Children Pumping Iron. Cause for pain or gain?

Question:
My husband wants my 10-year old son to start lifting weights to get some meat on his bones, but I have heard lifting weights can stunt a child’s growth. Is it safe for a 10-year old boy to lift weights?

Answer:
Well it sounds like you both may be a little misinformed. Your husband certainly has the “old school” mentality, and your concerns are legitimate but you might have the full story. Safe and effective weight training has been documented with children as young as 6 years of age.

First let’s address the age of your son in relation to your husband’s statement. I am going out on a limb and guessing that your 10-year old has not reached puberty yet, as that would be early for a boy. With that in mind, your son does not have enough of the muscle building hormone, testosterone, to add muscle mass. If your son has not reached puberty, he can weight train like Arnold Schwarzenegger and gain very little if any “meat on his bones”. It is not until the testosterone starts flowing in males that they are able to add muscle worth mentioning.

Now let’s address your concern of affecting your child’s growth. I believe that you may be referring to an old-school misconception that weight training can hurt a child’s growth plate in their bones, thus impairing the full development of the bone. While there is some truth in your concern, I label it a misconception because when statistics are reviewed the chances of your child hurting their growth plates playing soccer, gymnastics, or other sports is drastically higher than weight training.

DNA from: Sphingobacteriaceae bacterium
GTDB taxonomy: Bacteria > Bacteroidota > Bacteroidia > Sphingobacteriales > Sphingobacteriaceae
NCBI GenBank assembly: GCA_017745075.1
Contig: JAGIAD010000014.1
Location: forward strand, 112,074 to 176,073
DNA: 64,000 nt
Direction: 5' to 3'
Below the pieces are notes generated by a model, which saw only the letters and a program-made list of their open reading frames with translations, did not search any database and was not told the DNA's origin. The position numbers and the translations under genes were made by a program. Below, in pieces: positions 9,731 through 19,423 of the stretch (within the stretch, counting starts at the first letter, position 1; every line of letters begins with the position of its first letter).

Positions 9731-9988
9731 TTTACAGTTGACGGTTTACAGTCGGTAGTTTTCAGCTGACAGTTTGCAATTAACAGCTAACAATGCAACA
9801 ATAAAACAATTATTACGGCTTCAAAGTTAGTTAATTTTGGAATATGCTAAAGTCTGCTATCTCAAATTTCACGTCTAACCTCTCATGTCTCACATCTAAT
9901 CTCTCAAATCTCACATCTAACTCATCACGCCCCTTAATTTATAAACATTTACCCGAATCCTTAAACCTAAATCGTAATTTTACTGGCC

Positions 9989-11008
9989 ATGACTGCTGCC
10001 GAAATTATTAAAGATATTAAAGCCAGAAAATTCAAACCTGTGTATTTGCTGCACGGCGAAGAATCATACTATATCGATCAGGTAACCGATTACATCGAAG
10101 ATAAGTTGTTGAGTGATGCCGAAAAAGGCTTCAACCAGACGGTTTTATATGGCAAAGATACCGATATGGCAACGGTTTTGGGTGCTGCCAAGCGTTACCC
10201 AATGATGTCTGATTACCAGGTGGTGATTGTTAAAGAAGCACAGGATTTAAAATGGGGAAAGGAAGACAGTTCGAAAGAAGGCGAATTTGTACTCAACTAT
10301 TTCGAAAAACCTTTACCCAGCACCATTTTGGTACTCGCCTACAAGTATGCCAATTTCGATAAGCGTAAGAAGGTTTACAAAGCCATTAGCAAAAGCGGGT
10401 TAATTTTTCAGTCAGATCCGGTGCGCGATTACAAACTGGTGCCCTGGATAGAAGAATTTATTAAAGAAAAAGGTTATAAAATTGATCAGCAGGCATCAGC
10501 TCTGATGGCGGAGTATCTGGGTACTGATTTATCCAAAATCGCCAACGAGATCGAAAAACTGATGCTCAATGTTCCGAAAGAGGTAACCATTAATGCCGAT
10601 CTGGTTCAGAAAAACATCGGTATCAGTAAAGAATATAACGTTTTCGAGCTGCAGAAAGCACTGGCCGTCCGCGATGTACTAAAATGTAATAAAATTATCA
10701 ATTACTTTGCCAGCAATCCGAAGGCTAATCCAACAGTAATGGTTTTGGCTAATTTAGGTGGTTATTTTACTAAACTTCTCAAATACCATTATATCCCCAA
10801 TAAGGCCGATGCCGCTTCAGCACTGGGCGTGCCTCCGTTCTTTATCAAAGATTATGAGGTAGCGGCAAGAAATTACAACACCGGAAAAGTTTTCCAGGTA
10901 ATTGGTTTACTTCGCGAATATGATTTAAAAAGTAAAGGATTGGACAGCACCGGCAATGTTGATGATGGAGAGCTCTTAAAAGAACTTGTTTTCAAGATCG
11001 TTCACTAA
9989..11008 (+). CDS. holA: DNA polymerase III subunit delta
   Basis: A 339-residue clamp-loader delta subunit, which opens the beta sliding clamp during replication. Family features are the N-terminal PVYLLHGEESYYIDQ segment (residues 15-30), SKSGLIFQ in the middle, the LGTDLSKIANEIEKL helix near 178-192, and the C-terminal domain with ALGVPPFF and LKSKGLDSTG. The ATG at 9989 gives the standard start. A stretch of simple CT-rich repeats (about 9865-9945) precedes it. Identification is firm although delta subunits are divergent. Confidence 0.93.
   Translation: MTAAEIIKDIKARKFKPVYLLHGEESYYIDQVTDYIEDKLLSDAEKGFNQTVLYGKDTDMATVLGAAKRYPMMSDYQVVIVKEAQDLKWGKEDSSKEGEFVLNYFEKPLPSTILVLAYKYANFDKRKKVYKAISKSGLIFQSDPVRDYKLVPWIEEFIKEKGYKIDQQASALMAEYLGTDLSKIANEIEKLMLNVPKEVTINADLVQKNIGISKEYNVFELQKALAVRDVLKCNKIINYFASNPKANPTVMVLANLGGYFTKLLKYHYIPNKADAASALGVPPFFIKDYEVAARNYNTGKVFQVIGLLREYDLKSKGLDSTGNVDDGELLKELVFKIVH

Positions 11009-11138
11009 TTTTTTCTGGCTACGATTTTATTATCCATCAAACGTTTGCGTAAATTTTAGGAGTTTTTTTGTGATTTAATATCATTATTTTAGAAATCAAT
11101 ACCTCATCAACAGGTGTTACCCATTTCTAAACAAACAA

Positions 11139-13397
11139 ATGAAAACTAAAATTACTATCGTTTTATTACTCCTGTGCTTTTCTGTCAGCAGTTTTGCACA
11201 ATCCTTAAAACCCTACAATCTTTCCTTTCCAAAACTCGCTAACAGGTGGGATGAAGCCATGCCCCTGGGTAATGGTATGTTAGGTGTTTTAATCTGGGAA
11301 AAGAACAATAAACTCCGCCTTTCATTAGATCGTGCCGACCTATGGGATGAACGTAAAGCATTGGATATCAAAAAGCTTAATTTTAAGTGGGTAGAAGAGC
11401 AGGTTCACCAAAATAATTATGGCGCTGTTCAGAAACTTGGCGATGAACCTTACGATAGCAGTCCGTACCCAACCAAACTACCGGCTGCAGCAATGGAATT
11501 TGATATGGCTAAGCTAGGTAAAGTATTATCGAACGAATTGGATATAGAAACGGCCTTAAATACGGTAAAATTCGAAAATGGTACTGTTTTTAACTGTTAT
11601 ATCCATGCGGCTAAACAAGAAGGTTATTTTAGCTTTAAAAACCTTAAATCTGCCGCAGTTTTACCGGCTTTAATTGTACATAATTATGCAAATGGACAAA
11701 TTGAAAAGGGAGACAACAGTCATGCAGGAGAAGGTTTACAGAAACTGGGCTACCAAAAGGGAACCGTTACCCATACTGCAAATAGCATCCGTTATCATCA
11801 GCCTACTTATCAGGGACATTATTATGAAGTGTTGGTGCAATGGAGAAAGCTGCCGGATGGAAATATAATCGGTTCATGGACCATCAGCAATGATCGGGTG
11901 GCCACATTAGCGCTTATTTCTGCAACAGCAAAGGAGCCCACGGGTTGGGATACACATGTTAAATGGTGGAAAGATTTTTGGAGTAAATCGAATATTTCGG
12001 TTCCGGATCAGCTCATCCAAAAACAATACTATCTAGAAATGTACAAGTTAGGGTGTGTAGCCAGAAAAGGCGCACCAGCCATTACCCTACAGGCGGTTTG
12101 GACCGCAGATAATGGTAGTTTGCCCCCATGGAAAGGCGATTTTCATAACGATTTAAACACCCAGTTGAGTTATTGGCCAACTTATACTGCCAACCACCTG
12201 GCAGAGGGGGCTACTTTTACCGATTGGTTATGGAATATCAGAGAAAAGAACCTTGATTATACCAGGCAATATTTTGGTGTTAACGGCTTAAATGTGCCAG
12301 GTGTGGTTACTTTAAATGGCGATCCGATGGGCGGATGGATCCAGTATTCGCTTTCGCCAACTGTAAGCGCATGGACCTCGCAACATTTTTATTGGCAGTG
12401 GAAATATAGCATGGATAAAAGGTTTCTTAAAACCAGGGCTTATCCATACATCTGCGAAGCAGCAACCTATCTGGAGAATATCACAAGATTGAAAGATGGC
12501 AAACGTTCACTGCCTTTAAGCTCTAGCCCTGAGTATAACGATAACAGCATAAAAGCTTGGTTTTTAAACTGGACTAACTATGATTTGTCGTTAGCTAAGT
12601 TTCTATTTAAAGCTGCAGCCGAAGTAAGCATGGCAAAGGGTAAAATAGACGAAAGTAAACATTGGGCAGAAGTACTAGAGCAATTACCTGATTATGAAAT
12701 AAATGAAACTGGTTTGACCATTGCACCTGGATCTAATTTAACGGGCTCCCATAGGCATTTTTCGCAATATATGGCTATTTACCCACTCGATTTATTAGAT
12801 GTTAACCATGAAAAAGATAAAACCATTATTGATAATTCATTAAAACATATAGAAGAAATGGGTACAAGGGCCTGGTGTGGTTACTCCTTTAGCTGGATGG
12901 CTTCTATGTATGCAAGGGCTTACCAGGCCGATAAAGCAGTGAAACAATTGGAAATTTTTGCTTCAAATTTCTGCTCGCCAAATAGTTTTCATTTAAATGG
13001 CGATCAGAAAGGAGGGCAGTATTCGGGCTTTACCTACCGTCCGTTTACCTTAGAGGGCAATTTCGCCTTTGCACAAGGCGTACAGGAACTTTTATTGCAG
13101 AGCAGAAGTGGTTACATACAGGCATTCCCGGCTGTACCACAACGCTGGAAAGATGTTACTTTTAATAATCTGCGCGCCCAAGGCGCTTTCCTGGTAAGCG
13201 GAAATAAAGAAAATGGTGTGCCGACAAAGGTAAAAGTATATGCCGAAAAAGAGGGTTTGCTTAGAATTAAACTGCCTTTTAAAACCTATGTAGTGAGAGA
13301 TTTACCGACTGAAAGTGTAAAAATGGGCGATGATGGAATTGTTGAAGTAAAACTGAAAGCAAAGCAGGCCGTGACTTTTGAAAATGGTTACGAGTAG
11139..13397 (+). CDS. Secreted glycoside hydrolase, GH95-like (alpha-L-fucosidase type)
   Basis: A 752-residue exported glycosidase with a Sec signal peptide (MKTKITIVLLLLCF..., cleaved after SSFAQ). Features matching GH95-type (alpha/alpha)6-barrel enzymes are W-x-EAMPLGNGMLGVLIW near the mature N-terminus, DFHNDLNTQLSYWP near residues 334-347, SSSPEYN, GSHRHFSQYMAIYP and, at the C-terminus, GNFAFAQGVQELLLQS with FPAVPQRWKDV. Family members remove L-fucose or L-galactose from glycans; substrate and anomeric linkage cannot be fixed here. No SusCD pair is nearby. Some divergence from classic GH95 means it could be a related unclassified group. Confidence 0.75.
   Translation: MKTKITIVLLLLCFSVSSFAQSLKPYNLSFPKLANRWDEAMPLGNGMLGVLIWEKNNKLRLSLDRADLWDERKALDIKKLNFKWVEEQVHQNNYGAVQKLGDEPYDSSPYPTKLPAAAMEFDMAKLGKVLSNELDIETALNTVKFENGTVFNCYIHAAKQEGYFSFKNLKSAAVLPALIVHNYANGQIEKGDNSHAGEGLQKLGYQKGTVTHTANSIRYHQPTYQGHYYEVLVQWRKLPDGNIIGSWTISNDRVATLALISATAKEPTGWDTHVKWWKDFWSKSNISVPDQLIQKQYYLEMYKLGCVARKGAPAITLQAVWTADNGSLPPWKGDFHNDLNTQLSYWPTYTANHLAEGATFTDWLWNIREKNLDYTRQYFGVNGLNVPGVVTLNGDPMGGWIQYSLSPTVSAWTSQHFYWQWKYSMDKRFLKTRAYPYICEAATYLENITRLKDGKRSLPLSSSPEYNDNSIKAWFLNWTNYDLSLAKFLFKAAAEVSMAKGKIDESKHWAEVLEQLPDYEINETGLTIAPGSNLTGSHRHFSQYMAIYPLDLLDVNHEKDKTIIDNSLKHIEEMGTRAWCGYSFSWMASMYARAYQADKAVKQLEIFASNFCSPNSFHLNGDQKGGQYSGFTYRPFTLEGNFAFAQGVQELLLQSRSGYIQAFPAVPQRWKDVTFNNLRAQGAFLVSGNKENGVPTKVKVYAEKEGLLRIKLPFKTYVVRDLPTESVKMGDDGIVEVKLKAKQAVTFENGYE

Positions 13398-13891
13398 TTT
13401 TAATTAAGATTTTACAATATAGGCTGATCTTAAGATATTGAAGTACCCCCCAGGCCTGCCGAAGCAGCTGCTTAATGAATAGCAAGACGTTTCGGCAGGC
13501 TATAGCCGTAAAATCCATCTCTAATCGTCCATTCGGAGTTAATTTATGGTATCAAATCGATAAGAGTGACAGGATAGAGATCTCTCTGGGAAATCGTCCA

While growth plate injuries have been recorded with weight training they are rare and almost always, linked to a poorly established program or one that is not supervised. All too often kids are in a weight room and mimicking what they see the other kids doing or what the coach, who has a beer belly, no knowledge of exercise science, and has not touched a weight since high school in 1947, tells them to do. This leads to kids lifting weight that is too heavy and doing so with improper form, which are two ingredients for injury by placing too much stress on the body. Also with lack of supervision, a weight room invites horseplay during lifting which also leads to these injuries.

A properly established and supervised weight-training program will help both boys and girls in a number of ways. A few of the documented benefits include increased strength, speed, and agility along with improved coordination and self-esteem. Weight training will certainly increase your child’s sport performance considerably while decreasing their exposure to injury. Newsweek magazine actually came to Cincinnati and spotlighted this very topic, and the article can be seen at sensiblefitness.com if you are interested.

Another thing I would like to point out is that if your child learns proper lifting form at age 10, they will go through life with proper lifting mechanics which will not only decrease mom’s concerns of growth-plate injuries but also satisfy dad’s desire to add muscle mass as the proper lifting technique will both be safe and provide the maximal results.

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